Basic Correctional Officer Academy
Management and administration of the Basic Correctional Officer Academy conducted by the DuPage, Peoria and Sangamon County Sheriffs Offices transitioned back to the Police Training Institute at the University of Illinois. Contact PTI for information concerning upcoming academies at (217)333-6522.
Facing the Storm: The Problem-Based Learning Revolution in Police Education
|Page||115||Total Pages 8|
|Author(s)||Director Gregory Saville
Police Education Specialist Gerry Cleveland
(Click a category to see similiar articles)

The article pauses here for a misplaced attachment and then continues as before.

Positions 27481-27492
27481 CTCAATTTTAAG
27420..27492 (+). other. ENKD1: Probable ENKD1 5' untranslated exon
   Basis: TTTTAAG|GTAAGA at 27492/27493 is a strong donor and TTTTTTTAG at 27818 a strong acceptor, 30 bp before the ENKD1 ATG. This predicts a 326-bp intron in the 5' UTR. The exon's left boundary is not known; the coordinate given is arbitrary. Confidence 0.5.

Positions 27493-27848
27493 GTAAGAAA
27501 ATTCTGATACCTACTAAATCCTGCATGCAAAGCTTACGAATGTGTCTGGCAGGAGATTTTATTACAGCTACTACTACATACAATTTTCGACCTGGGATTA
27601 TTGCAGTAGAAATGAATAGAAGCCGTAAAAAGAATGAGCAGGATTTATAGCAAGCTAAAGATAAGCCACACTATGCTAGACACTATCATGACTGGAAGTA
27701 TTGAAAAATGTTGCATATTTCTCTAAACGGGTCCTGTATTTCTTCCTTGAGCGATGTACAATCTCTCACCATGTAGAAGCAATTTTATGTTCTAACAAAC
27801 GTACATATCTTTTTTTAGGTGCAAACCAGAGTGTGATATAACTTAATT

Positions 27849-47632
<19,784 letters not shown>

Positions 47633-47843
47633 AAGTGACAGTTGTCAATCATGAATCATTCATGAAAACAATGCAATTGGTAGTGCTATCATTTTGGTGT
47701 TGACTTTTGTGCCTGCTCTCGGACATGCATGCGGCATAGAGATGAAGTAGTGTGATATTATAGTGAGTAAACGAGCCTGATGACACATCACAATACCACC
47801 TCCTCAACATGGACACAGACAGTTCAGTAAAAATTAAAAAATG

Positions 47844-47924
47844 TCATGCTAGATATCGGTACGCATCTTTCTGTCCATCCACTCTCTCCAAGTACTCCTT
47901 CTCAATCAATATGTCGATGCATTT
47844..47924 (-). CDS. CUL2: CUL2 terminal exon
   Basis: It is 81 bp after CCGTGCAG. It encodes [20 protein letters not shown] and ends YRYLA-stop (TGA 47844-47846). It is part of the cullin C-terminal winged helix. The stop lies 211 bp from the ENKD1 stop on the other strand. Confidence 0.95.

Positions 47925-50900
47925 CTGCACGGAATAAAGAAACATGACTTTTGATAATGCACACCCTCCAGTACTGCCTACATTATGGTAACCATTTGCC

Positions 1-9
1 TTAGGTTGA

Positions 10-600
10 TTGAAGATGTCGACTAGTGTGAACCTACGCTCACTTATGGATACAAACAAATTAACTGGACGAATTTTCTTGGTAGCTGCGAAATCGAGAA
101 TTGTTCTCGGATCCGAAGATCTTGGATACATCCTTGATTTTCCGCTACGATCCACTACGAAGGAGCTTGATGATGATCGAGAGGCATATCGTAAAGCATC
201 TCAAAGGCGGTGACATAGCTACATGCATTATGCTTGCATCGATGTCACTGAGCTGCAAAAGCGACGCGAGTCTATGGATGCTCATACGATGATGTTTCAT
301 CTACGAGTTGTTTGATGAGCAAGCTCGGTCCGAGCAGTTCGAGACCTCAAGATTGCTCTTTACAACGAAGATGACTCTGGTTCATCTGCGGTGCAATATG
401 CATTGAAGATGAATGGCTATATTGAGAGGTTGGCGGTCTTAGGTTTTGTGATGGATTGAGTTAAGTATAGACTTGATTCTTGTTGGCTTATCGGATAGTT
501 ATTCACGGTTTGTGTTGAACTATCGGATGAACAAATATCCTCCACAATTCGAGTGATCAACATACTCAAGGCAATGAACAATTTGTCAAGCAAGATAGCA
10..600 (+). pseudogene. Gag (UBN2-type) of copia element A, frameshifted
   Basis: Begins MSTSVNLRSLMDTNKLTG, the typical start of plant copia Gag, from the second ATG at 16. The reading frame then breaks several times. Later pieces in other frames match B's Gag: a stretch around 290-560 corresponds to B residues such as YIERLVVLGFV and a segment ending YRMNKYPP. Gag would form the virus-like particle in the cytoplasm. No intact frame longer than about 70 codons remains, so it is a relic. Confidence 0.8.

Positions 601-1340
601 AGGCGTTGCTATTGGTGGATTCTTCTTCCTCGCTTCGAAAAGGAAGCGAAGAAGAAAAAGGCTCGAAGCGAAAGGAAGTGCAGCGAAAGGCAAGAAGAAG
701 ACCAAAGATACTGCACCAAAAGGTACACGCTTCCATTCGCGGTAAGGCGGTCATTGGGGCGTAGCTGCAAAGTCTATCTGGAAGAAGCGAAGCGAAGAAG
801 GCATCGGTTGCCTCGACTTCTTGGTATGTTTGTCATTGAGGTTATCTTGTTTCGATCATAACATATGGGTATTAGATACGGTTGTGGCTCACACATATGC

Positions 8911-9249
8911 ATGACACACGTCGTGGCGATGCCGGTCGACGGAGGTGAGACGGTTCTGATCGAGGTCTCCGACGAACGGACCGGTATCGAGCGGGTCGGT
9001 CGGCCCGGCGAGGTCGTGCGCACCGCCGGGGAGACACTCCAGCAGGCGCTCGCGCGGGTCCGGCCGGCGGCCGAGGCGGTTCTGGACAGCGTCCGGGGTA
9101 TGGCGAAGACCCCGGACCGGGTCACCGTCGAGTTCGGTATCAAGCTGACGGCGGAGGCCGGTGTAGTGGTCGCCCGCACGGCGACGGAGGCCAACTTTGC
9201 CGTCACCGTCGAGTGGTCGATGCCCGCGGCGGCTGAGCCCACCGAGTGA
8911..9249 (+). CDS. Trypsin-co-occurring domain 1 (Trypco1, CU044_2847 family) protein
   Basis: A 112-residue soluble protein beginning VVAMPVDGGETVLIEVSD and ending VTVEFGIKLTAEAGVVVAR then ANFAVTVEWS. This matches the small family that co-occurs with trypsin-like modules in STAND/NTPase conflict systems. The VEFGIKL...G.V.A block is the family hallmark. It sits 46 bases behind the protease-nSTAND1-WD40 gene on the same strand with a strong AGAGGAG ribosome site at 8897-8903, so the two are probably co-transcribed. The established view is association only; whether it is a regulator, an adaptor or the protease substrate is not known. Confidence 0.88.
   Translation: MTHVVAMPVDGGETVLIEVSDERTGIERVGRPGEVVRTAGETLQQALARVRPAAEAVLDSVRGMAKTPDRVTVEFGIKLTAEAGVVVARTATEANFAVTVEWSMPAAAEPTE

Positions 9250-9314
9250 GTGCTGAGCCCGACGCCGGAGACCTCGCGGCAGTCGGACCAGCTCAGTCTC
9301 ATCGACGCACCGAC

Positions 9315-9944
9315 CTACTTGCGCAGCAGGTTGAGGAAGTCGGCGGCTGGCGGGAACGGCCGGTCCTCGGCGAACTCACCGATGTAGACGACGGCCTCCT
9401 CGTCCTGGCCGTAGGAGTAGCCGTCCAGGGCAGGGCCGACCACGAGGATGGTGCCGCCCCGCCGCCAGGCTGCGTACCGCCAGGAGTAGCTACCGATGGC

|Abstract||Lets face it; internal and external problems are the norm in the business of policing, so lets think about both conflict and teaching differently. We dont know any communities that are problem-free, so at least we all enjoy the same natural resources of problems with which to work and train our new employees. When it comes to problem solving and conflict resolution, education is the key. If police educators, field trainers, and academy instructors want to make an impact on the process of education that takes place in their profession, we have a suggestion. They should do something about how we train and educate new employees in order to learn how to properly deal with conflict, disputes, and neighborhood problems. Many police educators are reluctant to rethink the inevitable conflicts that arise every day in our jobs. That has got to change. We should analyze those conflict-ridden circumstances carefully and teach our new employees that were destined to fight with one another, both inside the organization and on the street. We need to teach better methods of fighting and employing force. If that is not the focus of training, we have lost the battle already. The very basis of our teachingall our teachingmust strive to teach others to face conflict in a positive and meaningful fashion. The metaphor that best describes this new educational reform is called facing the storm. Police educators need to turn in the opposite direction and run directly towards these problems. We suggest that trainers and leaders should seek out and explore issues that they have previously avoided. Have you got external community problems like drug and gang incidents? How about internal problems like shift disagreements or partner disputes in your department? Dont hide them from the rookies you are training. Instead, employ a teaching method that is based on using these real-life problems. Explore the learning opportunities they present for you, your trainee, your agency, and your community. The sooner we prepare new employees for both internal and external disputes, disagreements, and conflicts, the better they will be at solving them when inevitable problems do arise. The other option is to run from them or, worse still, ignore them and let them overwhelm us, turning us into bitter and detached employees, ineffective problem solvers, and members of dysfunctional organizations. The issues police officers face today can be overwhelming. Is it any wonder that some police officers end up facing excessive use-of-force complaints, drug and alcohol problems, divorce, and worse? Policing educators must reframe educational thinking about even the most basic of assumptions. Whats worked before doesnt necessarily work now. How do we shift our focus to problem solving as a learning technique for all new employees?|